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Chapter 4 Chemistry of Carbon

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1 Chapter 4 Chemistry of Carbon
Building Blocks of Life

2 Why study Carbon? All of life is built on carbon Cells ~72% H2O
~25% carbon compounds carbohydrates lipids proteins nucleic acids ~3% salts Na, Cl, K… Why do we study carbon -- is it the most abundant element in living organisms? H & O most abundant C is the next most abundant

3 Concept 4.1: Organic chemistry is the study of carbon compounds
Organic compounds range from simple molecules to colossal ones Most organic compounds contain hydrogen atoms in addition to carbon atoms Vitalism, the idea that organic compounds arise only in organisms, was disproved when chemists synthesized the compounds Mechanism is the view that all natural phenomena are governed by physical and chemical laws

4 Chemistry of Life Organic chemistry is the study of carbon compounds
C atoms are versatile building blocks bonding properties 4 stable covalent bonds Carbon chemistry = organic chemistry Why is it a foundational atom? What makes it so important? Can’t be a good building block if you only form 1 or 2 bonds. H C H H H

5 Concept 4.2: Carbon atoms can form diverse molecules by bonding to four other atoms
Electron configuration is the key to an atom’s characteristics Electron configuration determines the kinds and number of bonds an atom will form with other atoms

6 The Formation of Bonds with Carbon
With four valence electrons, carbon can form four covalent bonds with a variety of atoms This tetravalence makes large, complex molecules possible In molecules with multiple carbons, each carbon bonded to four other atoms has a tetrahedral shape However, when two carbon atoms are joined by a double bond, the molecule has a flat shape The electron configuration of carbon gives it covalent compatibility with many different elements The valences of carbon and its most frequent partners (hydrogen, oxygen, and nitrogen) are the “building code” that governs the architecture of living molecules


8 Complex molecules assembled like Tinker Toys
Like sugars: C6H12O6 But can be arranged in different ways -glucose -galactose -dextrose

9 Hydrocarbons Combinations of C & H non-polar stable
not soluble in H2O hydrophobic stable very little attraction between molecules a gas at room temperature methane (simplest HC)

10 Hydrocarbons can grow

11 Isomers Molecules with same molecular formula but different structures (shapes) different chemical properties different biological functions Same formula but different structurally & therefore different functionally. Molecular shape determines biological properties. Ex. Isomers may be ineffective as medicines 6 carbons 6 carbons 6 carbons


13 Enantiomers are important in the pharmaceutical industry
L-Dopa (effective against Parkinson’s disease) D-Dopa (biologically Inactive) Enantiomers are important in the pharmaceutical industry Two enantiomers of a drug may have different effects Differing effects of enantiomers demonstrate that organisms are sensitive to even subtle variations in molecules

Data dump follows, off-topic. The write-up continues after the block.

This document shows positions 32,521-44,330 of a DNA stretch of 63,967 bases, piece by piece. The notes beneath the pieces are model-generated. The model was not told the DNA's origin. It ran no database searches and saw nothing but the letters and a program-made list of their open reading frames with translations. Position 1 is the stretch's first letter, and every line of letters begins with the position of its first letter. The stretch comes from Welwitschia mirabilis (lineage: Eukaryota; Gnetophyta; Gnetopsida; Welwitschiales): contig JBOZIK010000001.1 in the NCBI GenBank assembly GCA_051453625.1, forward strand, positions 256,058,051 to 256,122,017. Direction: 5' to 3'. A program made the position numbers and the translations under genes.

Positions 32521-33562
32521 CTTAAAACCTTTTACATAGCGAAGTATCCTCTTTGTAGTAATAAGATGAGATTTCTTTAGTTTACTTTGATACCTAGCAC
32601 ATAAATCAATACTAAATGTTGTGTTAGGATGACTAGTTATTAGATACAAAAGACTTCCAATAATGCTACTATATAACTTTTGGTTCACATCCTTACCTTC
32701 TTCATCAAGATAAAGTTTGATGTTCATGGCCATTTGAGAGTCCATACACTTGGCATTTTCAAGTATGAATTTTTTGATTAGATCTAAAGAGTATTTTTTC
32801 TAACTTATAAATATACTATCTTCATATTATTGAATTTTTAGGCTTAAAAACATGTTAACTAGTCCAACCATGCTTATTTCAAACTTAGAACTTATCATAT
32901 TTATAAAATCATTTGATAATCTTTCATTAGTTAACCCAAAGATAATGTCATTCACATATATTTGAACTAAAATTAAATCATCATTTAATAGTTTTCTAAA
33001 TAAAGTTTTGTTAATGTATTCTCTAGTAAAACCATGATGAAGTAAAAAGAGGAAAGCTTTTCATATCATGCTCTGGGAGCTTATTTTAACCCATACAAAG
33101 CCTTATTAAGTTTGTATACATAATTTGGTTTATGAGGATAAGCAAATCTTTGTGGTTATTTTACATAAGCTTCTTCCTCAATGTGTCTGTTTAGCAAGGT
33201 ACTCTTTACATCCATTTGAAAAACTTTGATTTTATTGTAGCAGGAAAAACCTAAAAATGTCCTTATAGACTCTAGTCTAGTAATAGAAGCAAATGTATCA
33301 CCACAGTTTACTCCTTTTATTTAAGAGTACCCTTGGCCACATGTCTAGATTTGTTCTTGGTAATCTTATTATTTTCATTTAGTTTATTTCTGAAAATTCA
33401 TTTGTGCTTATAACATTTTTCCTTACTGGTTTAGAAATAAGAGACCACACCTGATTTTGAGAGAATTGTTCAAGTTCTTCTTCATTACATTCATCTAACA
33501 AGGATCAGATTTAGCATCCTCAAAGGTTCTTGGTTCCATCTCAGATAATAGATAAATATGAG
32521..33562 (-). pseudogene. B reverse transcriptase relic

14 Concept 4.3: Functional groups are the parts of molecules involved in chemical reactions
Distinctive properties of organic molecules depend not only on the carbon skeleton but also on the molecular components attached to it Certain groups of atoms are often attached to skeletons of organic molecules

15 Form affects function Structural differences create important functional significance amino acid alanine L-alanine used in proteins but not D-alanine medicines L-version active but not D-version sometimes with tragic results… stereoisomers

16 Form affects function Thalidomide
prescribed to pregnant women in 50s & 60s reduced morning sickness, but… stereoisomer caused severe birth defects

17 Diversity of molecules
Substitute other atoms or groups around the carbon ethane vs. ethanol H replaced by an hydroxyl group (–OH) nonpolar vs. polar gas vs. liquid biological effects! ethane (C2H6) ethanol (C2H5OH)

18 Functional groups Parts of organic molecules that are involved in chemical reactions give organic molecules distinctive properties  hydroxyl  amino  carbonyl  sulfhydryl  carboxyl  phosphate Affect reactivity makes hydrocarbons hydrophilic increase solubility in water

19 Viva la difference! Basic structure of male & female hormones is identical identical carbon skeleton attachment of different functional groups interact with different targets in the body different effects For example the male and female hormones, testosterone and estradiol, differ from each other only by the attachment of different functional groups to an identical carbon skeleton.

20 Hydroxyl –OH organic compounds with OH = alcohols
names typically end in -ol ethanol

21 Carbonyl C=O O double bonded to C if C=O at end molecule = aldehyde
if C=O in middle of molecule = ketone

22 Carboxyl –COOH C double bonded to O & single bonded to OH group
compounds with COOH = acids fatty acids amino acids

23 Amino -NH2 N attached to 2 H compounds with NH2 = amines
amino acids NH2 acts as base ammonia picks up H+ from solution

24 Sulfhydryl –SH S bonded to H compounds with SH = thiols
SH groups stabilize the structure of proteins

25 Phosphate –PO4 P bound to 4 O connects to C through an O
lots of O = lots of negative charge highly reactive transfers energy between organic molecules ATP, GTP, etc.

26 ATP: An Important Source of Energy for Cellular Processes
One phosphate molecule, adenosine triphosphate (ATP), is the primary energy-transferring molecule in the cell ATP consists of an organic molecule called adenosine attached to a string of three phosphate groups

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